In 1940-41 Britain’s night defences were in a poor state with few suitable aircraft able to successfully operate at night, although Blenheim night fighters were gradually being replaced by the more powerful Beaufighters, albeit in small numbers. Airborne Interception (AI) radar was still in its infancy, so unarmed Douglas Havoc bombers were modified and fitted with a 2,700 million candle-power searchlight, developed and built by GEC, in the nose behind a flat transparent screen with power for the light coming from lead-acid batteries in the bomb bay. The aircraft was guided to enemy aircraft by a mix of ground control and its own on-board AI Mk.IV radar. As the Havoc’s own armament had been removed, the aircraft was accompanied by a pair of Hurricanes, which, when the target was illuminated, would then attack the enemy bomber and shoot it down.

These composite Turbinlite squadrons, which had been created out of desperation rather than with any real hope of success, achieved little, and, with the rapid development of AI radar and the introduction of the Mosquito night fighter, this wasteful and fruitless experiment was finally abandoned in late 1942.

Air Marshal Sholto Douglas, who had become C-in-C of Fighter Command, promoted the use of twin-engined American-made Douglas Havoc aircraft against the German night bombers:

A more promising idea upon which there was spent a great deal of money and time and effort was an extension of the use of airborne radar. Known as Turbinlite it called for the combined use of radar and an airborne searchlight … The object aimed at with Turbinlite was to place the two aircraft behind the enemy raider. The Havoc would detect it with its radar and illuminate it with its searchlight in such a way that the Hurricane could then close in for the kill.

Getting a 2,700-million candlepower searchlight to function inside a plane was difficult. Flying a Hurricane in formation with a Douglas Havoc weighted in this way, and doing it in darkness, was virtually impossible. What a pity that before Sholto Douglas ‘spent a great deal of money and time and effort’ on this idea it didn’t occur to him that if the Havoc pilot had the enemy on his radar, and in front of him, he didn’t need a friend in a nearby Hurricane. He could blow the raider out of the sky with a gun.

Night-fighter strength was increased with the decision to form specialist Flights to operate modified AI-equipped Havocs, the modification being the addition of a high-power searchlight (The Helmore searchlight). Each of these Fighter Flights was to have an establishment of 8 + 1 Turbinlite Havocs in what on paper looked like the brilliantly simple idea of taking a searchlight into the air to help turn night into day. In essence the system was simple, a Turbinlite Havoc would work as a pair with a single-seat fighter and both would initially be vectored to the target by a ground controller. Once the Havoc AI operator had acquired the target he would home it, position the fighter and when the time was right, turn on the searchlight to allow the fighter to make his attack.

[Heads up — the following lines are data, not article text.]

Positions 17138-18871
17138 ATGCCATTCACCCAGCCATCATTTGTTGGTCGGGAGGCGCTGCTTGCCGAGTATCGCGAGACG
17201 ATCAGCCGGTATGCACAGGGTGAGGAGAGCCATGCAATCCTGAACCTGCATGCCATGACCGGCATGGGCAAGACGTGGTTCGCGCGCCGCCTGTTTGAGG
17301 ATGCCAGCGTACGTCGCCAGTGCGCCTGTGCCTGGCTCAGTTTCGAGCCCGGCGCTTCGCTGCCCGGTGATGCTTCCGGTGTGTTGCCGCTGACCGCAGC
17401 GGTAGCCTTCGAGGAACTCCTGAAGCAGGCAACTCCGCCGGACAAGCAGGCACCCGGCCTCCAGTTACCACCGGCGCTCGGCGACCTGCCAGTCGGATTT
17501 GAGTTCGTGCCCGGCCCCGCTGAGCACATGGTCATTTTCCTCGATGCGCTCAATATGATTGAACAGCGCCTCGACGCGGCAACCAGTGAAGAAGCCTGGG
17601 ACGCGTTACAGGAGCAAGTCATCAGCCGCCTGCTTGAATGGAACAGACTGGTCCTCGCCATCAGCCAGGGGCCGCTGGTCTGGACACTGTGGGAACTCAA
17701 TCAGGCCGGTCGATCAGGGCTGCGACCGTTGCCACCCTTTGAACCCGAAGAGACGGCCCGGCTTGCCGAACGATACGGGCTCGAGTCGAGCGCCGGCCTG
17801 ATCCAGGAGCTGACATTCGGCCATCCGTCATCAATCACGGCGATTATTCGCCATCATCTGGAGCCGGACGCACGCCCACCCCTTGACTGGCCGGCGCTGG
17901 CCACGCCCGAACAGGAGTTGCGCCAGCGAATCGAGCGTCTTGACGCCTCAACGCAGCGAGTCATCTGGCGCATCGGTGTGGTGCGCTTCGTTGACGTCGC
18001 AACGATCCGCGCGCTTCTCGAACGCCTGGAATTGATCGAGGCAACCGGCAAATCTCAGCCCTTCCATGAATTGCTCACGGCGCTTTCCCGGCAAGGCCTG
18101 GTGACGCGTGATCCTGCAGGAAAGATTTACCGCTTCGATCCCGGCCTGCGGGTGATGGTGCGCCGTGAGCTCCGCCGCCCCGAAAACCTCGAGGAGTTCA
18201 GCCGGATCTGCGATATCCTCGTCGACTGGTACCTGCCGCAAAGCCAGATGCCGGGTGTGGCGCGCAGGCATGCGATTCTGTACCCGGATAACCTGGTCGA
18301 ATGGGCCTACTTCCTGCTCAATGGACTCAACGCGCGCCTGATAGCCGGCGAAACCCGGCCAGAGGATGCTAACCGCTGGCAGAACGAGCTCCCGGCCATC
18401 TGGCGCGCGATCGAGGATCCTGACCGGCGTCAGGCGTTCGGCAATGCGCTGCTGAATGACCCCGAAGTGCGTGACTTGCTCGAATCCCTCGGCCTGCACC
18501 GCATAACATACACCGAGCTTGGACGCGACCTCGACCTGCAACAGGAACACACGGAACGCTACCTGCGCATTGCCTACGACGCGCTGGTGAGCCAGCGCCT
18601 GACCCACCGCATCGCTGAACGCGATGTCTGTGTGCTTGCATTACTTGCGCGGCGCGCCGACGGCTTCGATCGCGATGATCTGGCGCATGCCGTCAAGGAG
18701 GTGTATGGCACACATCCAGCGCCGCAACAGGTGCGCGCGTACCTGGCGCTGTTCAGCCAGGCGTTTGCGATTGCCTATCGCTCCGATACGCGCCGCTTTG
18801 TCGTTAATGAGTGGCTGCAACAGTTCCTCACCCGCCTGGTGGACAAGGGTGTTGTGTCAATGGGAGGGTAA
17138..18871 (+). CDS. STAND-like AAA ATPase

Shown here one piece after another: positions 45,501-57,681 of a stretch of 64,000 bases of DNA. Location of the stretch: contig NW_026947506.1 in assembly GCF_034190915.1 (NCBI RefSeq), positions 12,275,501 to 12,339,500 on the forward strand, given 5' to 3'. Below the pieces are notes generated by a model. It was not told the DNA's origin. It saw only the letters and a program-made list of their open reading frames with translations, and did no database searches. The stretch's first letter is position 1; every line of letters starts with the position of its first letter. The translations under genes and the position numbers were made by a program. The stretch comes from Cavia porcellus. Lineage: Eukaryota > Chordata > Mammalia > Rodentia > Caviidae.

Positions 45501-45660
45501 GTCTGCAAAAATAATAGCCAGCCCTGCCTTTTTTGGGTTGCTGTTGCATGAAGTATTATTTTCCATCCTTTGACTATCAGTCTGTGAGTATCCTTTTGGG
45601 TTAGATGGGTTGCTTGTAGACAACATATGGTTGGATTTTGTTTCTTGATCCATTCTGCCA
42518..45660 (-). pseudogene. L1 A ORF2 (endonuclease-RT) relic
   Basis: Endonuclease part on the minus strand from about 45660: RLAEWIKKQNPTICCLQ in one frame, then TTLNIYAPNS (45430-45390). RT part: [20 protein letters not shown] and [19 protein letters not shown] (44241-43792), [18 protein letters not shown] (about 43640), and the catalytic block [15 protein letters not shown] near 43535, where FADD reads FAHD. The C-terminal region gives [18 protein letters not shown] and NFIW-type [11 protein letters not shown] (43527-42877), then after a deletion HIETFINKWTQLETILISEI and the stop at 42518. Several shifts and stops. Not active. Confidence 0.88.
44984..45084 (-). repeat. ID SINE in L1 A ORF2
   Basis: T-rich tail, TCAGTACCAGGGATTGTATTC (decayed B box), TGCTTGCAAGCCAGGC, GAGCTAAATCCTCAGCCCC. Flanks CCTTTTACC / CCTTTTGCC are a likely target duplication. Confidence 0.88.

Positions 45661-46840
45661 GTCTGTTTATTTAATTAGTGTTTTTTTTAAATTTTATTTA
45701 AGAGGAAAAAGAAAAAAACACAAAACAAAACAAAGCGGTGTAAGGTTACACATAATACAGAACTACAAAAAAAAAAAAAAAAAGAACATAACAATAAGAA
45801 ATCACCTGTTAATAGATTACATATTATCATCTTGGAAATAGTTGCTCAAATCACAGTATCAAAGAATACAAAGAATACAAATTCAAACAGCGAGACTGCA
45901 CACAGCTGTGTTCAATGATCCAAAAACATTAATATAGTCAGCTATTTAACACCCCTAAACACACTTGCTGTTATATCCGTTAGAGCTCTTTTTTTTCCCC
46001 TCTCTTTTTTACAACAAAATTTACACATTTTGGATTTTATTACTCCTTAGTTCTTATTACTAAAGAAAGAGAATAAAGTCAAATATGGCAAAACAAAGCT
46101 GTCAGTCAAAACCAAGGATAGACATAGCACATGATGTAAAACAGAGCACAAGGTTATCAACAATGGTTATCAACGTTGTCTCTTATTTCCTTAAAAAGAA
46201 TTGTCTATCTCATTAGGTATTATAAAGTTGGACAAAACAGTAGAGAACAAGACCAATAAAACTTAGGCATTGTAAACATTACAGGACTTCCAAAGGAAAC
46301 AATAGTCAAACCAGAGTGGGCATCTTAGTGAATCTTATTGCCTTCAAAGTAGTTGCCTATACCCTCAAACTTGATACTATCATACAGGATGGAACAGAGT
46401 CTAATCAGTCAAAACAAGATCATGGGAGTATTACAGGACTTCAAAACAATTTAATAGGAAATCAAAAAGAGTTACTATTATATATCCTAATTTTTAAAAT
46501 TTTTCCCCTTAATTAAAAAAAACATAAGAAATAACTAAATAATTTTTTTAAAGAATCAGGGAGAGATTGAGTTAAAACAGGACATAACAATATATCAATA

No. 93 Squadron carried out initial development work, having virtually given-up its previous work with the LAM, but it was the formation of No. 1451 (Fighter) Flight at Hunsdon in May 1941 that really got the project underway. The Flight was tasked with training four other Turbinlite Flights and it was one of these, No. 1452 Flight that developed the standard tactic. On 6 November the CO, Sqn Ldr J E Marshall, submitted a progress report in which he detailed this tactic: ‘In this attack, the parasite, when given the word, dives forward so as to lose about 500 ft. The AI operator keeps the Turbinlite pilot directed on to the target, and gives the pilot the word to illuminate when he can see by his tubes that the parasite is approximately 300 yards behind the target. The parasite then sees the target illuminated slightly above him and is able to make a well-timed and effective attack.’ A follow-up report stated: ‘success in the scheme depends among other things on each member of the crew taking the correct action at the appropriate moment. As orders are passed from one to another, and as the conditions of the intercept will seldom be identical on two nights, it is clear that a complete understanding must exist between each member of the team.